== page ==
We investigate the solution and fibril conformations and structural transitions of the polyglutamine (polyQ) peptide, D2Q10K2 (Q10), by synergistically using UV resonance Raman (UVRR) spectroscopy and molecular dynamics (MD) simulations. We show that Q10 adopts two distinct, monomeric solution conformational states: a collapsed β-strand and a PPII-like structure that do not readily interconvert. This clearly indicates a high activation barrier in solution that prevents equilibration between these structures. Using metadynamics, we explore the conformational energy landscape of Q10 to investigate the physical origins of this high activation barrier. We develop new insights into the conformations and hydrogen bonding environments of the glutamine side chains in the PPII and β-strand-like conformations in solution. We also use the secondary structure-inducing cosolvent, acetonitrile, to investigate the conformations present in low dielectric constant solutions with decreased solvent-peptide hydrogen bonding. As the mole fraction of acetonitrile increases, Q10 converts from PPII-like structures into α-helix-like structures and β-sheet aggregates. Electron microscopy indicates that the aggregates prepared from these acetonitrile-rich solutions show morphologies similar to our previously observed polyQ fibrils. These aggregates redissolve upon the addition of water! These are the first examples of reversible fibril formation. Our monomeric Q10 peptides clearly sample broad regions of their available conformational energy landscape. The work here develops molecular-level insight into monomeric Q10 conformations and investigates the activation barriers between different monomer states and their evolution into fibrils. (Figure Presented).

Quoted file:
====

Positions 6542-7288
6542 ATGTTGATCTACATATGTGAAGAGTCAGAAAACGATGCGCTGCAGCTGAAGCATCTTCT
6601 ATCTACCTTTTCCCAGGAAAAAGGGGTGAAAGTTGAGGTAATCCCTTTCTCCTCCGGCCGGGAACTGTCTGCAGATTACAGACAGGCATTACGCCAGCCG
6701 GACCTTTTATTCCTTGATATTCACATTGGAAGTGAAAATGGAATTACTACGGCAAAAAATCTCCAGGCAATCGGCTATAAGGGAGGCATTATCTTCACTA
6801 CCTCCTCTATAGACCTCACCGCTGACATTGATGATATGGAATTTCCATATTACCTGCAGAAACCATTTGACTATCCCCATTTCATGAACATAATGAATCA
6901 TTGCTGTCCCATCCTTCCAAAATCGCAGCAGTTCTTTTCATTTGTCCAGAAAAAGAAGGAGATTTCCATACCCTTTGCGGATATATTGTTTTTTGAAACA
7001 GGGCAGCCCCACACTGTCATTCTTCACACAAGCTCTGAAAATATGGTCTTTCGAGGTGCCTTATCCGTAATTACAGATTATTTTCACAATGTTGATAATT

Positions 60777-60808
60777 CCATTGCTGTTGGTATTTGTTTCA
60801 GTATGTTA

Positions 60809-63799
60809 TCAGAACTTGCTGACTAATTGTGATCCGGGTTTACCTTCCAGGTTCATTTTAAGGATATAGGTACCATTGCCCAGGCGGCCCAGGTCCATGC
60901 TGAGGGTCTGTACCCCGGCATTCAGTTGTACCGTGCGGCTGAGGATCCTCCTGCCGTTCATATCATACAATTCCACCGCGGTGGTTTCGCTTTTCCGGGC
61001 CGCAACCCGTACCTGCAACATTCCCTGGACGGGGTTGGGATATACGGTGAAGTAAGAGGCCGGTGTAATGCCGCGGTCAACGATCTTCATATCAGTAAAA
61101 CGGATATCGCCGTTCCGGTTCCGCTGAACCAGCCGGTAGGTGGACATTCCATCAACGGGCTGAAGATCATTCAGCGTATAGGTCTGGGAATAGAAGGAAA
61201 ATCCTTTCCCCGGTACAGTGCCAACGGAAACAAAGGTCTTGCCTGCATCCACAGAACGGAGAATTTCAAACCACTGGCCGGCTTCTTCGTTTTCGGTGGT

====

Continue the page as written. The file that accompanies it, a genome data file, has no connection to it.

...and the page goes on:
Bibliographical noteFunding Information:
Funding for this work was provided by the University of Pittsburgh (DP, RSJ, SAA), Defense Threat Reduction Agency HDTRA1-09-14-FRCWMD (RSJ, SAA), and partially supported by NIH R01 DA027806 (JDM and RJW). The MD simulation computer time was supported by XSEDE MCB060069, and computer equipment was purchased from NSF funds (CHE-1126465 and P116Z080180).
© 2017 American Chemical Society.